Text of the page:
More often than not, how successful your business becomes depends on how strong your relationships with clients are. Here are 10 easy ways to make your clients love you and your work:
1. Try to Beat the Deadline
Without a boss to look over their shoulder, many service providers and creatives only get fired up as the deadline approaches. Buck that trend if you want to get ahead of the pack and stand out. Agree on a timeline which you know you can meet, and then put in some extra effort to beat that deadline. This showcases your work ethic and makes an amazing first impression.
2. Keep an Open Channel of Communication
Don’t just sign a contract and then disappear into the ether. Clients love it when you keep them updated on the project and showcase the work done regularly. Make sure your updates and queries are easy to understand and clearly presented so that misunderstandings do not arise.
3. Go Over and Beyond Expectations
Don’t just be “OK”; be awesome! If you’ve been asked for a concept, for example, deliver 3 and ask the client to choose. If you have been asked for an opinion, go in depth and show the client some valuable insight. Just make sure you stay within budget and within the deadline.
Listen keenly to what clients want and focus on that. Save yourself from complaints from clients about why you did not do what they asked for. You want to avoid the trap of jumping to conclusions and forgetting that your job is to bring the client’s vision to life. Take lots of notes when you are talking with the client, and make sure to ask lots of questions so that you are completely clear about what the client wants. The client is bound to be relieved that you are actually getting what they are trying to convey and that the chances of them having to pay for inaccurate work are greatly reduced.
5. Be Eager About Your Client’s Success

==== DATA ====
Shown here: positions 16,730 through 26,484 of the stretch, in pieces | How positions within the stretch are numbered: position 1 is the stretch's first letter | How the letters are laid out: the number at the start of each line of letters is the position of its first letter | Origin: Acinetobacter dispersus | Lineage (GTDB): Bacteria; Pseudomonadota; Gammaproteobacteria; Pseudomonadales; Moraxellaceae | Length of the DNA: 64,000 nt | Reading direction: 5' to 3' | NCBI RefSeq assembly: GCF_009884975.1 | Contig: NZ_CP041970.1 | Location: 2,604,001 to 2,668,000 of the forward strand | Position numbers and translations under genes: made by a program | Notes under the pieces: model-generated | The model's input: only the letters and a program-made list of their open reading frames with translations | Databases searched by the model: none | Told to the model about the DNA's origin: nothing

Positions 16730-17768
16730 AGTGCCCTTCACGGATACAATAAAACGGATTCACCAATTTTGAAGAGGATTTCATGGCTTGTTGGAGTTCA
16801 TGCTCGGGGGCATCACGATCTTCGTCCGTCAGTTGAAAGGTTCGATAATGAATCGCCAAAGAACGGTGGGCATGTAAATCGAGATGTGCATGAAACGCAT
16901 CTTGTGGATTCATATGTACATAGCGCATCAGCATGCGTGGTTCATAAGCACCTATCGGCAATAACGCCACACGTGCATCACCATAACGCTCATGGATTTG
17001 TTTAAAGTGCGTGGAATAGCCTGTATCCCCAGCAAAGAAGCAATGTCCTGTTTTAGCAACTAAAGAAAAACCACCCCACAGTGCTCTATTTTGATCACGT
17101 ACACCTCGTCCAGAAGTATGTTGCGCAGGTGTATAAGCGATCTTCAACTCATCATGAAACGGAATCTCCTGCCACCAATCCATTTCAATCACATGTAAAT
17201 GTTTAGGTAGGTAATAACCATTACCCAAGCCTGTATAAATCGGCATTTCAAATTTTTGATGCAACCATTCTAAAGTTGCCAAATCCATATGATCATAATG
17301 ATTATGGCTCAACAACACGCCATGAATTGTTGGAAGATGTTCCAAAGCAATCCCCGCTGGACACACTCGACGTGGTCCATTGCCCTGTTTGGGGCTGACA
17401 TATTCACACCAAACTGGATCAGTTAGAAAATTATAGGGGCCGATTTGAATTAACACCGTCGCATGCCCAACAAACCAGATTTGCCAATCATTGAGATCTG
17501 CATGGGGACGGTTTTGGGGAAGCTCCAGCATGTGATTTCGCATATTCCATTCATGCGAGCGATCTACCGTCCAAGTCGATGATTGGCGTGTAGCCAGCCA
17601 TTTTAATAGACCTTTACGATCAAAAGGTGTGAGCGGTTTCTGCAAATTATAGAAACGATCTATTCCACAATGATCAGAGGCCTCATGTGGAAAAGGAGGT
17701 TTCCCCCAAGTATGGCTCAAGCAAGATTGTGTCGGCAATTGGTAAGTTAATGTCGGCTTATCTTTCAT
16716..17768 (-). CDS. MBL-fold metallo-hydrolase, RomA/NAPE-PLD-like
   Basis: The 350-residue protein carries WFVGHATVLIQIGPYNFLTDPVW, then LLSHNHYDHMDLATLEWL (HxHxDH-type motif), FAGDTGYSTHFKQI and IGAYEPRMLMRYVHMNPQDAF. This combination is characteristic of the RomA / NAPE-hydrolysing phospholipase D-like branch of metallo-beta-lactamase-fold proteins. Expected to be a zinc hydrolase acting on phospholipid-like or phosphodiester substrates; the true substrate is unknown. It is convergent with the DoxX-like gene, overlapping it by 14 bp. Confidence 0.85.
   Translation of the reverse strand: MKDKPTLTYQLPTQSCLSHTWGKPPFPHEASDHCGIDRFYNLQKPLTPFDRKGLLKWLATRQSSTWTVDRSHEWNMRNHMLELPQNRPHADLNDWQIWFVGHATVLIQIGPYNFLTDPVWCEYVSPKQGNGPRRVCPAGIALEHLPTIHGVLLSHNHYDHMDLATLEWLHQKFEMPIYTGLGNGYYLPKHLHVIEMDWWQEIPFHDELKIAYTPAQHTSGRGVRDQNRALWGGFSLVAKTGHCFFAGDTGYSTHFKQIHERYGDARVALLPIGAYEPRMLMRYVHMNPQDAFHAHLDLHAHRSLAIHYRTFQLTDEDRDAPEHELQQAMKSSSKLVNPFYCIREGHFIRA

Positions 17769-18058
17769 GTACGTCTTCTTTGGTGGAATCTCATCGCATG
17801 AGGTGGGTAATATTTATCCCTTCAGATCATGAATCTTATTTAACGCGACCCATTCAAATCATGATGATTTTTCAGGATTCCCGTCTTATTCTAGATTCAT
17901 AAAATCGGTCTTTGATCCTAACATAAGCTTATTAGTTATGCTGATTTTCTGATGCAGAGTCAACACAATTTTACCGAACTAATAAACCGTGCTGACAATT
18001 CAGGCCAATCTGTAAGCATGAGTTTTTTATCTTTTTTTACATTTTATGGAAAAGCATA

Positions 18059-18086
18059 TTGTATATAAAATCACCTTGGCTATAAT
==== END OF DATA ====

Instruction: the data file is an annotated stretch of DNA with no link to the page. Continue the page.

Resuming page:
Don’t you just hate working with people who are only looking out for themselves? Well so does your client! You get massive brownie points if your client realizes that you are as eager about their success as they are. Always be sincere, but ways in which you can show interest in their success include sharing your expertise about how they could increase their chances for success, telling them that you believe in their endeavor, and asking about the results of important events and meetings.
6. Don’t Drag Your Feet
If your client comes back with significant changes which they are willing to pay for, don’t drag your feet and make them feel bad about it. Do that one too many times and they’ll take their business to where they are not made to feel like a burden.
7. Pick Up the Phone
Leaving emails unanswered for days or allowing your voicemail do the talking shows poor work ethic and discourages a client. You want to pick up the phone and reply to emails as fast as you can. Even if you don’t have the time to give them, you can answer the phone and let them know, while not forgetting to tell them when you can speak with them.
8. Present Your Work Well
Going the extra mile to present your work nicely has a significant effect on how it is received. This happens everywhere, for example, a gourmet chef would not just off-handedly serve his work to a patron without explaining the reasoning and emotion that went into creating the dish. Provide write-ups into the thought process that went into creating your work. This leaves little room for misinterpretation and presents you as a true craftsman.
9. Learn to Take Criticism
Sometimes a client may not like your work and request changes. Rather than getting all salty, take a step back and analyze the situation: Is the client’s suggestion going to improve the work? Commend them for the idea and implement. Will the suggestion have little to no effect on the work? Implement it, then. Will the suggestion lead to overall poorer performance? Share your honest thoughts with the client and try to get the underlying reason for the suggestion so that you could suggest viable alternatives.
10. Come Through In a Bind
If you work with a client long enough you are bound to receive that call on Friday evening requesting work due by Monday--Sorry! If it is not possible, I will understand.
Before you start checking off the thousand and one reasons why you cannot give up your weekend, take a step back and decide how valuable you want to be to your client. Your value will shoot up significantly if your client realizes that you are also willing to come through in the occasional bind.
The fact of the matter is that in any business, your success depends largely on how well you deal with people. Master that aspect and watch your business take off.